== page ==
Far-left politician fined in bossnapping case

Charles Platiau/Reuters

Far-left French politician Olivier Besancenot and 10 other postal workers have been fined by a French court for holding post office managers against their will during an industrial dispute. But the fines are suspended sentences - a much less severe punishment than could have been handed down.


As the latest stage of the much-higher profile legal action against former president Jacques Chirac opened in Paris Monday, a court in nearby Nanterre delivered a judgement in one of the spate of cases involving politicians due to hit the courts this autumn.

Spate of high-profile trials in France

Besancenot, a former presidential candidate and spokesperson for the hard-left New Anti-Capitalist Party (NPA), faced trial over the occupation of a post office building in May 2010.

Several members of junior management claimed they had been effectively kidnapped by the protesters and the court found their complaint justified.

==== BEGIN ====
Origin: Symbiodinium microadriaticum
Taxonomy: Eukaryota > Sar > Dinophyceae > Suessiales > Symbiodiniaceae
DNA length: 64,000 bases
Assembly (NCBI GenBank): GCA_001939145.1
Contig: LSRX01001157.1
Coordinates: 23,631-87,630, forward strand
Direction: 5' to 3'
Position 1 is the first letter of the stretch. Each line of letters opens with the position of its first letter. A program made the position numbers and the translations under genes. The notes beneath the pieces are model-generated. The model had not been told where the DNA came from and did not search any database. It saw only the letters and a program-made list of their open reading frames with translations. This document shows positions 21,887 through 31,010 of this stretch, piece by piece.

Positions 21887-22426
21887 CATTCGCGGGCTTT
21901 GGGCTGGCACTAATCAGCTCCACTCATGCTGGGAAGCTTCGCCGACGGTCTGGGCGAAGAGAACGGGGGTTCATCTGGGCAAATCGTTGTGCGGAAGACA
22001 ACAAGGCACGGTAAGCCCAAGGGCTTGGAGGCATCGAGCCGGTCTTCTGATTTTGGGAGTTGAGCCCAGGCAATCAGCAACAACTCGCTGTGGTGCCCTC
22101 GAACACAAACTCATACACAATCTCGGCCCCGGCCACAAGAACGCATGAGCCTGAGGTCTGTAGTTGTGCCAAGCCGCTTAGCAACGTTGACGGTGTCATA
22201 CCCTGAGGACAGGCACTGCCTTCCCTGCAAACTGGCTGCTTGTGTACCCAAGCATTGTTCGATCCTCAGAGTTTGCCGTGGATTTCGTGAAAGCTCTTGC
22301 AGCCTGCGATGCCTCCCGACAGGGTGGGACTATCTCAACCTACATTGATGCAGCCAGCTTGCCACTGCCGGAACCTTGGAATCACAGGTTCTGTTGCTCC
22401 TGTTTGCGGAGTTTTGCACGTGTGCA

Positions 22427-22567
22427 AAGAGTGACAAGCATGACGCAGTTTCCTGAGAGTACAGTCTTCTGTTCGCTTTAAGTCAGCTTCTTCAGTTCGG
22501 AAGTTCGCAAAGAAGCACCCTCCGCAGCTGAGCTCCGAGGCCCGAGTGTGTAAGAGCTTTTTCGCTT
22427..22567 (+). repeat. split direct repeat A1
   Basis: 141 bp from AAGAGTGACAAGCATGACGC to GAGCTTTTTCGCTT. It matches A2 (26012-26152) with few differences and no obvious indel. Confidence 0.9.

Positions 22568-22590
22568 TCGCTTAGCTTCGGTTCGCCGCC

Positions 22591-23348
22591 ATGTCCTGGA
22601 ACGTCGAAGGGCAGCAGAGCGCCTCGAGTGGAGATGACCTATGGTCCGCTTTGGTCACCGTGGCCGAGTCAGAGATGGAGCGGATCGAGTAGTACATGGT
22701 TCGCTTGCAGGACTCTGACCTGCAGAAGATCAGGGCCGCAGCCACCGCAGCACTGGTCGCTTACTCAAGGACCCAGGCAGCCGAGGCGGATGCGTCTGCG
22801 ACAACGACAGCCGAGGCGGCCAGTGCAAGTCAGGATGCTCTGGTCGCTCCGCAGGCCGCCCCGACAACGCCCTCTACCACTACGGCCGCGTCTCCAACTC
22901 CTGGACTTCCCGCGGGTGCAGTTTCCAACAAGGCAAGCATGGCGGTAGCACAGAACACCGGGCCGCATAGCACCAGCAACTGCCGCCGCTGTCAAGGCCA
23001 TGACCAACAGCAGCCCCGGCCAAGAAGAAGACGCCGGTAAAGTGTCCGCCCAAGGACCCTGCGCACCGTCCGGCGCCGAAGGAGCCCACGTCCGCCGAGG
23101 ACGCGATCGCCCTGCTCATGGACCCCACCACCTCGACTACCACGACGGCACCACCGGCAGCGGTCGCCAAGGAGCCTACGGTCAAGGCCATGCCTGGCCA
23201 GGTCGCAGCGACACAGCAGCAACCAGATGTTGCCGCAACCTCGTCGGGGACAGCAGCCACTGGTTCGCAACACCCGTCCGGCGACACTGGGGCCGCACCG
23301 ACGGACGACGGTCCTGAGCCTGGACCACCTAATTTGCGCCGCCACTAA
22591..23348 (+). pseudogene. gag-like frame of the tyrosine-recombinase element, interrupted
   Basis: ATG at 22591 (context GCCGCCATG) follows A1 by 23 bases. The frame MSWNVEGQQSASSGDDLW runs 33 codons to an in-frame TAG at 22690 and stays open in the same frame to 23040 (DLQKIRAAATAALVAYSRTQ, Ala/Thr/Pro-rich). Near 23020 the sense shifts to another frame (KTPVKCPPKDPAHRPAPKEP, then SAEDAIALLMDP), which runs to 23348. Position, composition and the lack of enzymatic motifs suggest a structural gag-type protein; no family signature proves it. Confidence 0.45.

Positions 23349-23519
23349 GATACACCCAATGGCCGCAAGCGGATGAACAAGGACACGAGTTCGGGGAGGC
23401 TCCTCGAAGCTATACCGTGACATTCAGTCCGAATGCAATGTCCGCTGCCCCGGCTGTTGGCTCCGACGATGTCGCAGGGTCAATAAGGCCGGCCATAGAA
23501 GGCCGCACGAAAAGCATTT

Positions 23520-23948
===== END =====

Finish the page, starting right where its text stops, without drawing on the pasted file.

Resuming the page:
But the punishment was not exactly swingeing.

French politics no stranger to scandals

While finding four trade unionists arrested at the time not guilty, it ordered the 11 to pay the plaintiffs 500 euros damages and 150 euros costs.

And it fined them 1,500 euros but only as a suspended sentence.

The defendants claimed that their action was a legitimate tactic in an industrial dispute.

In 2009-2010 France saw a spate of “bossnappings”, as workers locked their bosses in their offices during industrial disputes, which were often over proposed layoffs.

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